I plan to reinstall my operating system since I messed up some stuff. Access to files and folders is painfully slow sometimes, even if they contain just a few files.

But of course, I don't want to do everything again. I remember adding a few aliases for ssh to make my daily work more convenient, I changed some syntax-highlighting files for gedit and probably a lot more than I currently remember.

Is there a way to easily see which files were modified by a specific user? Alternatively, is there a way to find files, not found in a fresh installation? Backing up the stuff in the home directory is easy, but I don't want to search through every single directory just to remember "Oh, I put something there as well".

  • What OS are you running? – jordanm Jun 14 '13 at 18:58
  • Ubuntu, but this should be distribution independent, shouldn't it? – stefan Jun 14 '13 at 18:59
  • @stefan Package management is one of the major differences between distributions. – Gilles Jun 16 '13 at 1:11

You can easily look for files that belong to a specific user:

find -xdev / -user bob

Unix doesn't keep track of who modified a file.

There is no easy way to locate system files that you've changed. The normal way to maintain a unix system is to let the OS manage its own files and put your own files in separate directories. On Linux, the convention is that

  • /bin, /sbin, /lib and /usr outside /usr/local belongs solely to the distribution;
  • /usr/local belongs solely to the system administrator;
  • /etc is populated by the distribution but may be modified by the distribution.

Your home directory, of course, belongs to you.

When you do things like adding aliases for ssh or syntax highlighting files for Gedit, do it in /usr/local if you want them to be available to all users, or in your home directory otherwise.

If you really need to change something under /usr because an application only looks for files there and not under /usr/local, put the actual file under /usr/local and make a symbolic link under /usr.

To keep track of files that you've changed in /etc, I recommend etckeeper. All good distributions (including) offer it. (If your distribution doesn't, take this as a commentary on your distribution.)

You can go and look for files that have been modified from the distribution-provided versions. This is different for every package manager. Since you mention Ubuntu, the low-level package management tool is dpkg. For each package, there is a list of files with their checksums in /var/lib/dpkg/info/PACKAGENAMES.md5sums. You can compare the list with what you have installed on your system.

sort /var/lib/dpkg/info/*.md5sums >/tmp/packaged.md5sums
cd /
find bin etc lib sbin usr -path usr/local -prune -o -exec md5sum {} + | sort >/tmp/actual.md5sums
comm -23 /tmp/actual.md5sums /tmp/packages.md5sums

I remember adding a few aliases for ssh to make my daily work more convenient, I changed some syntax-highlighting files for gedit and probably a lot more than I currently remember.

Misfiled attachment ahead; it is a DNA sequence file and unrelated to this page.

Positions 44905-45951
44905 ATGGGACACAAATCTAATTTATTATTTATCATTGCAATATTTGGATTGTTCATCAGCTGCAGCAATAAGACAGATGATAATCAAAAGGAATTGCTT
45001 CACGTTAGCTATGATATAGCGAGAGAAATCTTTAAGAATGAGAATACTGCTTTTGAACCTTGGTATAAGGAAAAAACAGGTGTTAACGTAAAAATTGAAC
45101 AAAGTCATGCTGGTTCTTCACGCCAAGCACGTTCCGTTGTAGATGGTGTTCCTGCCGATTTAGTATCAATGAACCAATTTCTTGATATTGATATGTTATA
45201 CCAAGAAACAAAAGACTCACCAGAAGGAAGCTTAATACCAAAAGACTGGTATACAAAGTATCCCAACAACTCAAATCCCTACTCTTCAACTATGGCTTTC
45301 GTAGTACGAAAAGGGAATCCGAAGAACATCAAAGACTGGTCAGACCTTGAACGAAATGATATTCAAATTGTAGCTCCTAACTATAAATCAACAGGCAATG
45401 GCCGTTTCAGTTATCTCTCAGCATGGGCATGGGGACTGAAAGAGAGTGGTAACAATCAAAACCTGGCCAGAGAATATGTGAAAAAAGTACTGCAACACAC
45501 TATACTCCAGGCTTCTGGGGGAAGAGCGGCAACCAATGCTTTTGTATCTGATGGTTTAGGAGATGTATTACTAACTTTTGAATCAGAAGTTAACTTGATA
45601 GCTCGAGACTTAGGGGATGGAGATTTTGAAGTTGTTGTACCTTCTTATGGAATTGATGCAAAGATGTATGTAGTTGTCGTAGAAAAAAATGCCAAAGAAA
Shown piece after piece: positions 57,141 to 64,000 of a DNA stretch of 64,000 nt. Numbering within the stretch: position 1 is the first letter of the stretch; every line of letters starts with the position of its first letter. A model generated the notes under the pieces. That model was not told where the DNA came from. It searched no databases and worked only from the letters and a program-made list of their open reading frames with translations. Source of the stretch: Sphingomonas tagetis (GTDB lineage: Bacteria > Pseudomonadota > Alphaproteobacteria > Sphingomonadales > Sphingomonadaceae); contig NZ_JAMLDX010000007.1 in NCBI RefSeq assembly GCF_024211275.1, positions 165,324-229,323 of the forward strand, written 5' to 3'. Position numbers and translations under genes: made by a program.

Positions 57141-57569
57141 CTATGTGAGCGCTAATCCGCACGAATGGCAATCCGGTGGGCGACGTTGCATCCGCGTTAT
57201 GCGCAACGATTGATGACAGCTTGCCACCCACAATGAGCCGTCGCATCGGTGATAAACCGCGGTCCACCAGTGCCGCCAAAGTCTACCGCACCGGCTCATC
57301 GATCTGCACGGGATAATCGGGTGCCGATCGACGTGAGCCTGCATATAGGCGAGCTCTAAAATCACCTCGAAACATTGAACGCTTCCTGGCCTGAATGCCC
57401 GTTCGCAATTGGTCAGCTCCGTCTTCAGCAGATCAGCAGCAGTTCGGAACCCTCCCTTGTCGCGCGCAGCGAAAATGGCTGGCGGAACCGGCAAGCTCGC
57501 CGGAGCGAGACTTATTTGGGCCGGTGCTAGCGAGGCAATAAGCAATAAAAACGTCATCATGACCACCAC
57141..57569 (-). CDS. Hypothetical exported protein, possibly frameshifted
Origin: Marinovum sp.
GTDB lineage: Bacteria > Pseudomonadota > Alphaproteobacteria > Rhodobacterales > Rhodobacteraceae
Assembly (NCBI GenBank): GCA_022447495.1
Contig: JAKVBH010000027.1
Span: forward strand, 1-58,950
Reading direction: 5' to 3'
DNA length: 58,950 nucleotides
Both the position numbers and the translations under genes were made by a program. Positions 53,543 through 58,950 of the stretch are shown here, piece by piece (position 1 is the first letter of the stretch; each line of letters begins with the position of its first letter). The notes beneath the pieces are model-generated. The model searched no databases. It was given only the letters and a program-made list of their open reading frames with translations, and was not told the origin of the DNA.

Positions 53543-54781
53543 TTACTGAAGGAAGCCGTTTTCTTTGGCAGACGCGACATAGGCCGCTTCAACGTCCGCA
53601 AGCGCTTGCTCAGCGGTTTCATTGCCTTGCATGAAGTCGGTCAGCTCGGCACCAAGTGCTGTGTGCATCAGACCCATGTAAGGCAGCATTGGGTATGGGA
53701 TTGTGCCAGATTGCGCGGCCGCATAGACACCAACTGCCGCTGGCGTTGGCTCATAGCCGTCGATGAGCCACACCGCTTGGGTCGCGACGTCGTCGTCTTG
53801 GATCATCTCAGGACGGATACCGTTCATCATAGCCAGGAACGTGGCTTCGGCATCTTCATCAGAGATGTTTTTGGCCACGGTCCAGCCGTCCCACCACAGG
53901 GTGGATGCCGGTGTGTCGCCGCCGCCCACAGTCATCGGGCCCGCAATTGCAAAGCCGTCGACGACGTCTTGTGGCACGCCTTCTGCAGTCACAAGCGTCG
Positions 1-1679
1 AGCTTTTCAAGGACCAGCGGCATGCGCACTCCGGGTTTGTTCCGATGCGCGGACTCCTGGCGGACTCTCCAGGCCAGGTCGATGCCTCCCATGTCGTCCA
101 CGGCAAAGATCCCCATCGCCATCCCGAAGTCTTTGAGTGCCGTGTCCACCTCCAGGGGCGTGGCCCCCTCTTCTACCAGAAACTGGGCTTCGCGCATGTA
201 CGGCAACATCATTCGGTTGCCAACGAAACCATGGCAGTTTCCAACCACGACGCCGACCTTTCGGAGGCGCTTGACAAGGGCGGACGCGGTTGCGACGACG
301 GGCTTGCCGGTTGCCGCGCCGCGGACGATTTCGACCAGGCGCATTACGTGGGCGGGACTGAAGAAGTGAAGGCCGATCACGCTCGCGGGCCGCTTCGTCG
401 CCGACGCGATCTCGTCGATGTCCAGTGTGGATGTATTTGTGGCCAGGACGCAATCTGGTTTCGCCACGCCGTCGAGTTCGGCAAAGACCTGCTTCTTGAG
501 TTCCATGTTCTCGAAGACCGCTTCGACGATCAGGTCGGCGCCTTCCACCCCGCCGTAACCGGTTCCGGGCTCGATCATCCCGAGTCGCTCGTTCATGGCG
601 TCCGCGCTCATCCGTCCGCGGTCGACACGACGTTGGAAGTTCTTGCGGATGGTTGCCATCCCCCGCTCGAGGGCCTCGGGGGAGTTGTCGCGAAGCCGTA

If I understand your question correctly, isn't this the entire point of the /home directory structure? Almost all per-user configurations that you have made will most likely be found in your home folder. For gedit for example, I would bet that there is a folder called .gedit in your home folder containing individual configurations for that software.

You might not want to restore your entire home folder, but at least if you back it up you can add these things in manually later, as in when you discover your gedit configuration is gone, just close gedit and copy in your old .gedit folder -- and so on.

For historical record keeping of changes to your text files, you might want something like etckeeper.

  • As I've written in the question: It's not about the home directory. E.g. I have a custom script placed in /usr/sbin/ for convenience (that might be stupid, I don't know, but it happened). It's about "what files did I touch?". – stefan Jun 14 '13 at 19:08
  • 1
    Another example: The style file for gedit resides in /usr/share/gtksourceview-3.0/styles/. That's far from /home/ and easily missed – stefan Jun 14 '13 at 19:13
  • I know this is completely unhelpful, but I would say that 1) You should have a symlink in /usr/sbin and not the actual script (hindsight is always 20/20), and 2) I'm not familiar with how gedit does things but I would say that it arguably makes more sense to store the styles of users in their home folders (both vim and irssi does this to my knowledge). Again, not helpful to blame the authors. – pzkpfw Jun 14 '13 at 19:15

If possible, you may wish to preserve the existing installation, and to do a fresh install into currently unused disk space (or back up to a separate (external?) disk, and reinstall.)

Once the fresh install is complete, then mount the old install on (say) /old (or each of the file-systems from the old install, on (say) /old/root , /old/usr , /old/home, etc.) and then use "diff -r / /old" to help identify files present in /old that are not present in the fresh install in / . Expect lots of false positives from differing versions of installed software. Minimize those by trying to install exactly the same setup (distro, OS version, package selection). This is not an easy approach, but should be exhaustive - and perhaps exhausting. Good luck.

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